Advisors, tax pros and political strategists were quick to weigh in Monday with their thoughts on the report by The New York Times that President Donald Trump paid just $750 in U.S. income taxes in both 2016 and 2017.
The news, which the Times reported Sunday, comes just two days before the first presidential debate Tuesday evening.
“He had paid no income taxes at all in 10 of the previous 15 years — largely because he reported losing much more money than he made,” the Times reported.
Trump also has “hundreds of millions of dollars in debt coming due that he has personally guaranteed,” according to the paper, along with a “decade-long audit battle with the Internal Revenue Service over the legitimacy of a $72.9 million tax refund that he claimed, and received, after declaring huge losses. An adverse ruling could cost him more than $100 million.”
The Times’ report does not include Trump’s personal returns for 2018 or 2019. More articles by The Times, however, are coming.
Trump tweeted Monday morning: “… I paid many millions of dollars in taxes but was entitled, like everyone else, to depreciation & tax credits…..”
The Fake News Media, just like Election time 2016, is bringing up my Taxes & all sorts of other nonsense with illegally obtained information & only bad intent. I paid many millions of dollars in taxes but was entitled, like everyone else, to depreciation & tax credits…..
— Donald J. Trump (@realDonaldTrump) September 28, 2020
‘No Real Surprises’
The report on Trump’s taxes “didn’t disclose much that wasn’t known or suspected — he pays virtually no taxes, his companies hemorrhage money, he gets huge write-offs for employing family members as ‘consultants,’ etc. No real surprises there,” Greg Valliere, chief U.S. policy strategist for AGF Investments, said in his Monday morning email briefing.
Trump “naturally called the mammoth Times report ‘fake news’ designed to influence the election,” Valliere stated, “and that will be enough for his fanatic base.”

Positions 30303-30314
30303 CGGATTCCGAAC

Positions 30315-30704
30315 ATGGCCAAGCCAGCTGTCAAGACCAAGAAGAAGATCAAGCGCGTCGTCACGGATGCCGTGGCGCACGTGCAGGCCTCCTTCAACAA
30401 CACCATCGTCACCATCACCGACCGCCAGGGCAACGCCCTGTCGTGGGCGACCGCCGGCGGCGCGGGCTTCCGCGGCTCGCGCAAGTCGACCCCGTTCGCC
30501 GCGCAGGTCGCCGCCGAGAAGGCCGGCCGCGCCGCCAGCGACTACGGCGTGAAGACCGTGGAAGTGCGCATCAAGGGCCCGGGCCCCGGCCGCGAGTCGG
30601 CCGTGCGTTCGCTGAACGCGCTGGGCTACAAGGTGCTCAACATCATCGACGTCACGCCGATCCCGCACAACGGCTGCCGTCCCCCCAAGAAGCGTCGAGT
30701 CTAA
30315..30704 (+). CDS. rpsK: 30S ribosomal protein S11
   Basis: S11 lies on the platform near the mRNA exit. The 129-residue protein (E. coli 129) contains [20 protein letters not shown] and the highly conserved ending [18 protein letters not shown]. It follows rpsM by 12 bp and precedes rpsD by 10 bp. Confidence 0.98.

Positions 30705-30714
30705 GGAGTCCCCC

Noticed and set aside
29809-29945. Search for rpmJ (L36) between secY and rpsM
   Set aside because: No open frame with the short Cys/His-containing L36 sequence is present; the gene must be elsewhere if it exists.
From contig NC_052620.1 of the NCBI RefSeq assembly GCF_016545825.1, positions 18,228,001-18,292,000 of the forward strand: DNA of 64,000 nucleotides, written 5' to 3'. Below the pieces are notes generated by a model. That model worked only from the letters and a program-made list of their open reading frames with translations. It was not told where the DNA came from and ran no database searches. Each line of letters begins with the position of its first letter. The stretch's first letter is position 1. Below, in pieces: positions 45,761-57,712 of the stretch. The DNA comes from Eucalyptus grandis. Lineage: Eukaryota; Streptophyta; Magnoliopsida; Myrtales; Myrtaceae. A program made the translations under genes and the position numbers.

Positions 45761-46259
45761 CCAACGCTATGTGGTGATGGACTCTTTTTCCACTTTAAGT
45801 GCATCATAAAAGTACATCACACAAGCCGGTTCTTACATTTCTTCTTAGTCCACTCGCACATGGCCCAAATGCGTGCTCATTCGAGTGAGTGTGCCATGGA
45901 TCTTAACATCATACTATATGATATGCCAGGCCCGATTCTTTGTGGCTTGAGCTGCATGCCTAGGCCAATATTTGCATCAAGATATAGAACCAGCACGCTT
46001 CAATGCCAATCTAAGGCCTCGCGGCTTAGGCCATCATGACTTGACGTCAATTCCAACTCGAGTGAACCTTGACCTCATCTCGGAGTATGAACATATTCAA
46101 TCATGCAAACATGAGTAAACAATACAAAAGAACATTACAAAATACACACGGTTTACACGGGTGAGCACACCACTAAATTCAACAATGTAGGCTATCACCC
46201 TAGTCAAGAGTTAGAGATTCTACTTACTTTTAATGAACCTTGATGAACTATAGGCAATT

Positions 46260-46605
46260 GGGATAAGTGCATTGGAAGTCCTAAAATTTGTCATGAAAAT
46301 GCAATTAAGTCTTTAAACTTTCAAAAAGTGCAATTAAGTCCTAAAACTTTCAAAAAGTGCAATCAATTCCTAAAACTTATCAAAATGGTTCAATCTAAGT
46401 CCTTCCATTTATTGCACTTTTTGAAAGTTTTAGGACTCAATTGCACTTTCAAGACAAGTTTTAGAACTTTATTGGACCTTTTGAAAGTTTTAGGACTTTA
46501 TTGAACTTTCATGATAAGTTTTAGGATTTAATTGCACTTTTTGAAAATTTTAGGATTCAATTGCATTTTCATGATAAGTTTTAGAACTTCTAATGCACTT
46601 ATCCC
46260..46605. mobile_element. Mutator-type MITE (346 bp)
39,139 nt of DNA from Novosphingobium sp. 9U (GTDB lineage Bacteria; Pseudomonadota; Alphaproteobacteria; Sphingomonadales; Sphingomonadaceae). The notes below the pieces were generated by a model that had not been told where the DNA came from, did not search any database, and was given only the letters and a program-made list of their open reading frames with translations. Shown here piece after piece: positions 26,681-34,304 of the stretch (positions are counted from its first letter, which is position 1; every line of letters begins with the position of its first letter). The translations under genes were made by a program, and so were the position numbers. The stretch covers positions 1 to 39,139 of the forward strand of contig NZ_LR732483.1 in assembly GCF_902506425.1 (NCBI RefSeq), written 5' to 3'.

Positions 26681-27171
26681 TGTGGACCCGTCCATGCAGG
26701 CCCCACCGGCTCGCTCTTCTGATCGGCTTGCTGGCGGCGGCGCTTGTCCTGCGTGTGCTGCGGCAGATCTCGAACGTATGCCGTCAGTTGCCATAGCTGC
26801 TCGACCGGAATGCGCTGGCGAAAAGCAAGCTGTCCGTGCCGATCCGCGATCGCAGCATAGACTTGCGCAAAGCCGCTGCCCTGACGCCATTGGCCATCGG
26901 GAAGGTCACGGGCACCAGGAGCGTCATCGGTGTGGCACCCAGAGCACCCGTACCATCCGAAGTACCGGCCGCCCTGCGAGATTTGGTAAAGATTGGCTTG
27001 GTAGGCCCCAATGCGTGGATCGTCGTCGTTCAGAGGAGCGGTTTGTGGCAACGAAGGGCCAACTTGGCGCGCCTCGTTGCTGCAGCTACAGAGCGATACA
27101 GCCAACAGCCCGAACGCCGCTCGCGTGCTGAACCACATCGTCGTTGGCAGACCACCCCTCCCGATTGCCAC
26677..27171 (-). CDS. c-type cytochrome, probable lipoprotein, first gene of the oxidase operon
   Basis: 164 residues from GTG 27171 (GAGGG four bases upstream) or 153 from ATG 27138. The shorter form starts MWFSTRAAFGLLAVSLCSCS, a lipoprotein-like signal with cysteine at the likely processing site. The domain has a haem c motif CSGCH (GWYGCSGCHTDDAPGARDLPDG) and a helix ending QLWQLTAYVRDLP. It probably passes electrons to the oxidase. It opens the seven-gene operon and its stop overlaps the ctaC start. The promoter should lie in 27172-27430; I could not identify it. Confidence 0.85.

Twitter was abuzz with thoughts on the news.
Jeff Levine, a certified financial planner, CPA and director of advanced planning at Buckingham Wealth Partners, tweeted Monday: “Incredible story. A few quick thoughts…
- Was inevitable the returns would leak, but I’m truly amazed it took this long.
- Not paying taxes in 10 of 15 years is not at all surprising
- I doubt anything revealed tonight will change anyone’s vote in Nov.”
Another tweet by a Washington Post reporter compared Trump’s federal tax bill his first year in office to those paid by other presidents:
Ronald Reagan: $165,202
George H.W. Bush: $101,382
Bill Clinton: $62,670
George W. Bush: $250,221
Barack Obama: $1,792,414
Donald Trump: $750
CPA Albert Campo tweeted that while the Times article about Trump’s tax returns does raise questions and concerns, “the biggest concern we as tax preparers should have now are the incoming emails from clients asking: ‘How can I pay no taxes like Trump?!’”
What Advisors Think
Financial planners queried by ThinkAdvisor revealed a smattering of opinions but a general consensus that the news would not impact Trump’s reelection chances.
Jon Ulin, managing principal of Ulin Wealth Management & Co., in Baca Raton, Florida, said the news of “’The Don’ paying minimal income taxes may do little to hurt his chances of getting re-elected, unless there was any wrong-doing in their preparation…